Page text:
Squires Restaurant Pastry chef has South Georgia on his mind
Life for a pastry chef at Newmarket’s luxurious Bedford Lodge Hotel & Spa will never be the same again after his experience catering for a conservation team 7,666 miles away in the Polar region of South Georgia.
French-born Jerome Viard, who now lives in Newmarket, was one of two chefs who spent three months on the island cooking for a team of 20 people from the South Georgia Heritage Trust that were ridding the landscape of a huge population of Norway brown rats.
James Fairchild, Head Chef for the 2AA Rosette Squires Restaurant, welcomed 28 year old Jerome back to his post as pastry chef with open arms after his adventure of a lifetime. Now he’s back with hundreds of wildlife pictures and stories about his trip.
The Habitat Restoration Project was necessary since the rodents have been threatening the native bird population.
While he admits it’s good to return to see colleagues at the four-star hotel and its fully equipped kitchen, not to mention fresh ingredients, he confesses that his heart belongs to South Georgia.
“I lived such an amazing experience – it is the most beautiful place on Earth. I have never seen so much wildlife. Penguins and seals are the cutest animals ever.
“The landscape was breathtaking such as the mountains, glaciers, snowy summits, icebergs, sea, amazing sun rises and cloud formations.
“I also got the chance to fly above all this and admire the island’s beauty from above. I had the best kitchen view ever: I could prepare my meals while looking at King Edward Cove, the snowy mountains in the background and penguins and seals at my door step.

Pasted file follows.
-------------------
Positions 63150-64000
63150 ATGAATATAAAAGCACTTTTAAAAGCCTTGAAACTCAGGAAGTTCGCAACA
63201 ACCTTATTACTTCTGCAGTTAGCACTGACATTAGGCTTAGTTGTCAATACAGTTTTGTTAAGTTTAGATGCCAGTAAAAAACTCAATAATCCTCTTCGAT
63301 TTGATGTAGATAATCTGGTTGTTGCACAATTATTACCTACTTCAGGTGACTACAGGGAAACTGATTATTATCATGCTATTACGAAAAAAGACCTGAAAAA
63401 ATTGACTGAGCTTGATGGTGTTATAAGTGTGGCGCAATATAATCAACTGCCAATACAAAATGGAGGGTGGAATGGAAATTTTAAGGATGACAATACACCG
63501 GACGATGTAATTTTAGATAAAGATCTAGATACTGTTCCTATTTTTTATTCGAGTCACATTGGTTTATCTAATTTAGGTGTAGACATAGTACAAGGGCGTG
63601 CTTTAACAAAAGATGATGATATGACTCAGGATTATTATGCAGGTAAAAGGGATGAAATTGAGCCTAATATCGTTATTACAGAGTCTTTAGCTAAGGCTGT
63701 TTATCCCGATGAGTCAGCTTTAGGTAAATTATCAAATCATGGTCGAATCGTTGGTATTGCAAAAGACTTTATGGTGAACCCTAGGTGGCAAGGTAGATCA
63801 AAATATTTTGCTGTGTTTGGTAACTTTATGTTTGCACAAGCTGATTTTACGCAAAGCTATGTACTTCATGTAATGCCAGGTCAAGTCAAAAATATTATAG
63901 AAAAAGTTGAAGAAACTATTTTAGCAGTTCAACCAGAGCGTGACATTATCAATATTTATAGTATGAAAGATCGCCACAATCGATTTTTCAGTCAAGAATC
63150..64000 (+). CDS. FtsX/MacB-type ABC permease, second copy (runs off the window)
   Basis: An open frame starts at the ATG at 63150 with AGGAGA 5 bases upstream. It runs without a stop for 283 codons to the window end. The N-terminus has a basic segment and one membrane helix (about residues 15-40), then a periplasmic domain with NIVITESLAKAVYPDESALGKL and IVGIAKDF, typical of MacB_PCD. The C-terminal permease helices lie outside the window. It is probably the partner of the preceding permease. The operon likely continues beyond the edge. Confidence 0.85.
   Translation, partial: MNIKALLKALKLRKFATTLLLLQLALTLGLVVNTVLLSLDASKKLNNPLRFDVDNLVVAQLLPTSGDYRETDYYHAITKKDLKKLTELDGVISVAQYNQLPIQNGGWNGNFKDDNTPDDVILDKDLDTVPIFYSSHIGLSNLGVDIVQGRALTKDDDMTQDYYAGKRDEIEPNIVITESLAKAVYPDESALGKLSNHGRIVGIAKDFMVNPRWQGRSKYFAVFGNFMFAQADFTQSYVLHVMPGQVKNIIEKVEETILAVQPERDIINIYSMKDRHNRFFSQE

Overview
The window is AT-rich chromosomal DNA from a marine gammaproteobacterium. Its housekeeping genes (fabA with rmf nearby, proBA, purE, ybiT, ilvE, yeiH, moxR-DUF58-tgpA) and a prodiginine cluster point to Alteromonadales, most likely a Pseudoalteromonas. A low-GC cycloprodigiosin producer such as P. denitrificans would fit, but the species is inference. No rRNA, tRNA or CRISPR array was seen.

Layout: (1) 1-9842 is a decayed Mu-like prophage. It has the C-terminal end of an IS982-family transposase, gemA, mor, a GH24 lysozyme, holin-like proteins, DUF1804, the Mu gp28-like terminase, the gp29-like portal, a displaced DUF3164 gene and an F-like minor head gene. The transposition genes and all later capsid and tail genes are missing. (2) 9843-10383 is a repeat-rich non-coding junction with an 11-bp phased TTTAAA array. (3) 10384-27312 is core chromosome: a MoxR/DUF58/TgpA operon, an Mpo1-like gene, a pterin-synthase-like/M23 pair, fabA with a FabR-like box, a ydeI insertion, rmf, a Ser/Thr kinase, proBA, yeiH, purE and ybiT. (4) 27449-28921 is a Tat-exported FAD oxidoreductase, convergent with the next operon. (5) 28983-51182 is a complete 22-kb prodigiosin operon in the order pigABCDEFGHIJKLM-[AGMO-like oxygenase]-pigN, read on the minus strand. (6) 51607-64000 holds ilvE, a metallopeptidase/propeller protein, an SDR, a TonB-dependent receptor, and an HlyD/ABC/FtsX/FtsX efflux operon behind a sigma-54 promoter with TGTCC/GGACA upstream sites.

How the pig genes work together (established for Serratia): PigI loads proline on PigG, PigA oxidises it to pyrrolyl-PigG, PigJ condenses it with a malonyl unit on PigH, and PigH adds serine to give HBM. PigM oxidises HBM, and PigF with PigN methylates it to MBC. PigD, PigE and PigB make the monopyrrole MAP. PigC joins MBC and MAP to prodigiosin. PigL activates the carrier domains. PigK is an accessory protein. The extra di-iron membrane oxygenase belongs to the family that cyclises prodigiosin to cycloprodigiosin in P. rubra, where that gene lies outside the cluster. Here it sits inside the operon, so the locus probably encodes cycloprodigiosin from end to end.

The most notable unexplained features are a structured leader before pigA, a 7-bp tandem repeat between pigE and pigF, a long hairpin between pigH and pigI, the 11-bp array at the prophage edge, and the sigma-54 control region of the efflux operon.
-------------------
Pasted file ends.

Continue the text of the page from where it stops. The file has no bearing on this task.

“So yes, I would do it all over again. I don’t think I could ever get enough of South Georgia. It’s hard to pick the biggest thrill, so I’ll go for the firsts: first time at sea on the RSS Ernest Shackleton; seeing a gigantic iceberg; flying in a helicopter; encounters with the wildlife… the list goes on.
One of the biggest challenges he faced was menu planning since popping down to Waitrose was not an option if he ran out of butter. Stocks mainly consisted of dry food from the UK with some meat and dairy products from the Falkland Islands, 963 miles away.
And dipping into the freezer was an expedition in itself as he had to visit an out building in all weathers, even at night!
“In my everyday job at the hotel I work with kitchen tools and equipment designed for cooking at high standards and for large numbers.
“So when I got to South Georgia and had to use a domestic oven that was cooking unevenly, it took me a while to adjust my standards with the food I was producing.
“So the biggest challenge was to accept that I could not deliver the same standard of food I was delivering back at the hotel.
“Being very passionate and meticulous about cooking – that hurt. But I soon learnt that even if the equipment and the ingredients were not great I could still produce decent food that the other members of my team enjoyed very much.
“People were so grateful for the food I made every day. I had to use a lot of imagination to come up with good dishes using elementary ingredients and tools.
“However, at the end of the time everyone was heavier than at the beginning of the trip – always a good sign.”
Noel Byrne, Chief Executive of the hotel, said: “It is great to be able to enable staff to follow their dreams. Jerome is a real asset to our team so it made perfect sense to let him know we would welcome him back after his adventure.”